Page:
30 is the New 20 3

The day has finally arrived. I am thirty. So far it feels like any other day. I didn’t get to watch what I wanted on television. I was woken up early by Amy. Basically, same old same old. Oh, and one of the aunts who hates me still hates me. (Actually, all the aunts who hate me probably still do.) And this one didn’t hold back just because it happens to be my birthday.

Aunt Phyllis may love me, but Judy doesn't

Aunt Phyllis, who does seem to like me to some degree, posted a Happy Birthday greeting to me. Sweet, right? Well, her baby sister Judy1 couldn’t stand for that. Almost immediately, Judy had to speak out over the grave injustice that is recognizing my birthday. I think I’ve mentioned that Judy is a rather interesting figure in my family on here before. Yep, there was the time that she accused my parents and me of abusing my grandfather…when I was only 12 at the time of his death, and when she had refused to take him in for any length of time when we needed much-deserved respite from caring for his multiple ailments, including dementia. (Not to mention that he was an abusive and scary SOB.)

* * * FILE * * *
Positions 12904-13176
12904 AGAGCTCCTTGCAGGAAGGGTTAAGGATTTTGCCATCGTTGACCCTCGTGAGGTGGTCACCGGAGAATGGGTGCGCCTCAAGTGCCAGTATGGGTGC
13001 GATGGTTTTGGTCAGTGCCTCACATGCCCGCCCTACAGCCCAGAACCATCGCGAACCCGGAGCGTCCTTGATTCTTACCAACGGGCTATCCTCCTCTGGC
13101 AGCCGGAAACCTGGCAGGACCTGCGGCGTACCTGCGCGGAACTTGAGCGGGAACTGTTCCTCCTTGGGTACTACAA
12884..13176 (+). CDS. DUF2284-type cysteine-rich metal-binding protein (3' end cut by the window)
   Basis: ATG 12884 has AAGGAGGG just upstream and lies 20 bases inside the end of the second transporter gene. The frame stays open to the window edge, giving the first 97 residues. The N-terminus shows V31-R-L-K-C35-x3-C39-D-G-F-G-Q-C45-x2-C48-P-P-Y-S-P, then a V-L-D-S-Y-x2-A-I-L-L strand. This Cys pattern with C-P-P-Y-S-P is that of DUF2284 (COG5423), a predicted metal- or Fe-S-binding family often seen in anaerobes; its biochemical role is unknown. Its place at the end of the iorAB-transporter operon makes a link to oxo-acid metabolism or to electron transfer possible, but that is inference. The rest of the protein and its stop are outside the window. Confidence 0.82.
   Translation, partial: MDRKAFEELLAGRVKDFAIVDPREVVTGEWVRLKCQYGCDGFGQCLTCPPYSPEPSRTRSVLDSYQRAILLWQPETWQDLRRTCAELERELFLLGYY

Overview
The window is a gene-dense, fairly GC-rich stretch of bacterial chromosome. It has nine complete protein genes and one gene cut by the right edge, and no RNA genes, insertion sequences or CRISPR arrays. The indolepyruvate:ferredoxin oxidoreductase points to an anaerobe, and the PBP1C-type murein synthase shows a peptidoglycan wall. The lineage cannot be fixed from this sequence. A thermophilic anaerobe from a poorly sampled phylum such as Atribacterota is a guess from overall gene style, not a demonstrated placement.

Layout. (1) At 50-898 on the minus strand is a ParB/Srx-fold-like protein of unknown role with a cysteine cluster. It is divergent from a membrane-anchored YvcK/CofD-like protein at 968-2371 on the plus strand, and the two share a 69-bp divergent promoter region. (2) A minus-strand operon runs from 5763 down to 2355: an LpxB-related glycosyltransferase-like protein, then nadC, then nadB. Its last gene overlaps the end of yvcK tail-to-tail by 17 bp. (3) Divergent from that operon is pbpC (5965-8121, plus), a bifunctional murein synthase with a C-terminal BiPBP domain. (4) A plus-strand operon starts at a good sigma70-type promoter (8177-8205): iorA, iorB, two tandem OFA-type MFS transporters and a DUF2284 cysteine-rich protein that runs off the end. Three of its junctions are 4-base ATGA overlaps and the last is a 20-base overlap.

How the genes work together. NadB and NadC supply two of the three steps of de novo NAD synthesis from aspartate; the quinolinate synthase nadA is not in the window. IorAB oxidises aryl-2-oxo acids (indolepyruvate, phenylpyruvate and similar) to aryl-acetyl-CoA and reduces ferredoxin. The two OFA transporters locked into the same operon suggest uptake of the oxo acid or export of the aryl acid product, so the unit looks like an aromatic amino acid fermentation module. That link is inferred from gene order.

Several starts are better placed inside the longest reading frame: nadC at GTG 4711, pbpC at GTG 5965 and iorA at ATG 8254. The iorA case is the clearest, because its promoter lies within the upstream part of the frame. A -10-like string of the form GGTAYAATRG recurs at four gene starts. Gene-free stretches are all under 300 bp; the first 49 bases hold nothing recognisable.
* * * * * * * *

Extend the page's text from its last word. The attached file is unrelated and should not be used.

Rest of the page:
Phyllis is right, I didn’t know their father. He died about 7 years and 2 months before I was even born. I do know what my father and others have told me about their father. I also know what my grandfather used to claim, that he was his father’s whipping boy and that that was part of why he left home at the age of 15.2 As for their mom…I did meet their mother. She died when I was about 2 years old, so I don’t actually remember her. And what I know of her is also stuff that I was told.